Playing time will most likely determine if and when these milestones will be reached, but Jason Giambi is poised to hit a definite milestone and to pass some big names in baseball history. Giambi needs only 32 hits to reach 2,000 for his career, a number that is not guaranteed for the 42-year old bench player, but is certainly not out of the question.
Also, Giambi currently sits 43rd on baseball’s all-time homerun list and would pass Hall of Famer Cal Ripken Jr. if he can hit three this season. He would also pass Andruw Jones and former Indian Juan Gonzalez if he could hit six, and would pass another Hall of Famer in Andre Dawson if he could hit 10. Just as it was with the hits, these numbers are all only likely if Giambi finds his way into the lineup more than once a week.
Three pitchers on the Indians have a good chance to hit the 1K mark in their respective categories. Opening Day starter Justin Masterson needs to hurl 180.0 innings this season in order to hit the 1,000 inning pitched plateau. Barring injury, this should happen sometime in September as Masty has hit or passed this number in each of his three full seasons with the Tribe.
Both Ubaldo Jimenez and Scott Kazmir should make a 1,000 club as well, but they will both make it with their 1,000th strikeouts. Jimenez needs only 22 K’s to make the list and Kazmir needs only seven. Even with Jimenez’s inconsistency and Kazmir’s lack of Major League innings the past few years, both pitchers should hit these marks sometime during April.
The Tribe’s number three starter, Brett Myers, should hit three milestones this season. Myers needs only three wins to make it an even 100 for his career and also needs only seven losses to hit the century mark as well. Hopefully, the former Phillies, Astros and White Sox pitcher will make 100 victories before May and will take all season to hit 100 losses.
Myers has a good chance to make it to 1,500 career strikeouts this season as well. Myers needs 133 K’s to hit this target; a number that he has put up every season that he was a starting pitcher except for 2004.
The hitters and starting pitchers are not the only players shooting for milestones, as closer Chris Perez opens the season with 99 saves during his Indians career. He passed the career century mark last season, but eight of his 107 saves were as a member of the St. Louis Cardinals.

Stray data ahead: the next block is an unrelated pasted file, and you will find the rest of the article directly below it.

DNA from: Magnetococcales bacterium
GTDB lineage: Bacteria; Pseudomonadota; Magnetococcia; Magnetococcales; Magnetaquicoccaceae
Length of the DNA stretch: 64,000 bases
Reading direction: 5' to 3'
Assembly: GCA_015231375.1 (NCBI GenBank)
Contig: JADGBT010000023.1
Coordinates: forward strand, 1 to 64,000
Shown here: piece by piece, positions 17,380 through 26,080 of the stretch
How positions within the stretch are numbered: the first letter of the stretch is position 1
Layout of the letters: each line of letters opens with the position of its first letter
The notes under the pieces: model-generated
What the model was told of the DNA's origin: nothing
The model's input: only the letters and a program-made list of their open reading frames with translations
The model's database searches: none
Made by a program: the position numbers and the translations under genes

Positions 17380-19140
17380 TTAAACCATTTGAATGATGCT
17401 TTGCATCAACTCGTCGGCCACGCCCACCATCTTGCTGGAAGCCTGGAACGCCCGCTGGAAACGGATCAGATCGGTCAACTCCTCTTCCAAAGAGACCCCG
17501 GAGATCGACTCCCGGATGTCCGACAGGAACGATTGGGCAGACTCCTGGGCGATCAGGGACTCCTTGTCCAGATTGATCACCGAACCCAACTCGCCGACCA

Perez would need to set a career high to make it, but he also needs only 41 saves to become the Indians all-time leader in this category. Bob Wickman locked down 139 saves during his time with the club, and Perez has a chance with an improved team to break this mark late in 2013.
It’s not all about the players. New Manager Terry Francona also has some milestones that he can meet as well.
Francona currently sits 71 victories shy of 1,100 for his career—a number that he is likely to surpass. On the other hand, he also is 85 losses short of 1,000—a number that would be extremely disheartening if he met this season. It is possible that Francona could meet both of these numbers this season, but that would mean that the Tribe’s season was an extreme disappointment.
On a more optimistic view, Francona also has a chance to set the franchise record for most victories by a manager in his first season with the club. That record currently is held by Charlie Manuel, who won 90 games in 2001. It should be noted that Speaker won 98 games and the World Series during his first full season with the Indians in 1920, but he also took over part way through the 1919 season and posted a 40-21 record that year.
The Indians as a franchise have marks that are within reach as well. If the Tribe can hit 121 homeruns as a club this season, they will hit the 12,000 mark in franchise history. This seems likely, as the far-less powerful 2012 team blasted 136.
The next mark is definitely a stretch and extremely unlikely, but is worth mentioning. The Indians franchise is 967 runs short of 80,000. This number is probably way out of reach, despite the additions to the offense, as the Tribe only touched home plate 667 times a season ago.
As unlikely as the franchise runs milestone appears, it is something to root for. The Tribe and its players look to appease the stat rats of Cleveland in 2013 with plenty of milestones, both big and small, within reach.
Photo: Chuck Crow/The Plain Dealer